Veterans: Honoring Your Service
We talk a lot at Baron and Budd about protecting what’s right. And we can’t think of anything more right or worthy of protection than our own veterans.
This year has been one of hard knocks for many veterans. We were appalled to learn about the U.S. Department of Veterans Affairs’ shockingly slow treatment of our heroes. According to many news reports, some veterans even lost their lives because of the VA’s mishandling.
Perhaps it is no surprise that many aging WWII veterans took up volunteering at VA hospitals to help their fellow veterans in need of health care.
These honorable volunteers exemplify commitment and patriotism. Which got us thinking: How do people define patriotism?
Abraham Lincoln said: “I like to see a man proud of the place in which he lives. I like to see a man live so that his place will be proud of him.”
Elmer Davis said: “This nation will remain the land of the free only so long as it is the home of the brave.”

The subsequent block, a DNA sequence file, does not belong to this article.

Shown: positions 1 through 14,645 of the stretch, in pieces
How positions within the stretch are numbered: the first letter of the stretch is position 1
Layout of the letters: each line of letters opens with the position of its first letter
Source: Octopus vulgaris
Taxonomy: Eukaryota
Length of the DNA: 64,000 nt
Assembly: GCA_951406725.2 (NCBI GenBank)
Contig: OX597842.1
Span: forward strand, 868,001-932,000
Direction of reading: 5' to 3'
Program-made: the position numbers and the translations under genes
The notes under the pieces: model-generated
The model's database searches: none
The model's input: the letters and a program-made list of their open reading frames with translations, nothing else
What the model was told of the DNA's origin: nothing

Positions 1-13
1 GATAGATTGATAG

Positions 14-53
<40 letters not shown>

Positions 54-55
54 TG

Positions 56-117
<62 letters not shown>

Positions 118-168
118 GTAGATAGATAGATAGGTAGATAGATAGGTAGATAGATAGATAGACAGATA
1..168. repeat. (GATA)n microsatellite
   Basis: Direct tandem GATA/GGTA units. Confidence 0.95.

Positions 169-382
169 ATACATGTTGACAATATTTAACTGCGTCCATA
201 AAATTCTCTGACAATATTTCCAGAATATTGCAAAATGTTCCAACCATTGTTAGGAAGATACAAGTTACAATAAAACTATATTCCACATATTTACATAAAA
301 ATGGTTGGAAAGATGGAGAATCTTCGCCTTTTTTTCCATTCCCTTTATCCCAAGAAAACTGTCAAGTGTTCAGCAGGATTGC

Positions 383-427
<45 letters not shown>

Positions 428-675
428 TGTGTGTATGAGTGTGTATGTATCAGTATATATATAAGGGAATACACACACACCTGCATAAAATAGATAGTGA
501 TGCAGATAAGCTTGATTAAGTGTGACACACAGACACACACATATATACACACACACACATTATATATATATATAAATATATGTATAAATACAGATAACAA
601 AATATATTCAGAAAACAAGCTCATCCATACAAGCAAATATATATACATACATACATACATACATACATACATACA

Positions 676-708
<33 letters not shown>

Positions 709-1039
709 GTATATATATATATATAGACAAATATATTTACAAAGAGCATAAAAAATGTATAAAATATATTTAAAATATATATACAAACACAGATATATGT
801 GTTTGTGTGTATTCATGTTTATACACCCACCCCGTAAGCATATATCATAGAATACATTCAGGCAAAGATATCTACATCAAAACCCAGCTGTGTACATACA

These are all fantastic views of what patriotism means on a grand level. But what about individual patriotism in action? Typically, that means military service. Service in combat, of course, comes to mind first. Then comes service farther from the battlefield. And finally comes service after duty like the WWII veterans volunteering to help their brothers and sisters in uniform.
This Veteran’s Day we’d like to add another form of service. You may think we’re biased (we are lawyers after all) but we do have one of the biggest U.S. Navy heroes of all time on our side.
Yet despite his strength, Zumwalt was no match for asbestos. Ultimately he succumbed to mesothelioma, a cancer caused by asbestos. But before he died, Zumwalt took one more brave step: he hired Baron and Budd to file a lawsuit against the businesses that knowingly sold asbestos-laden products to our military.
Today, we say thank you to Admiral Zumwalt and veterans like him.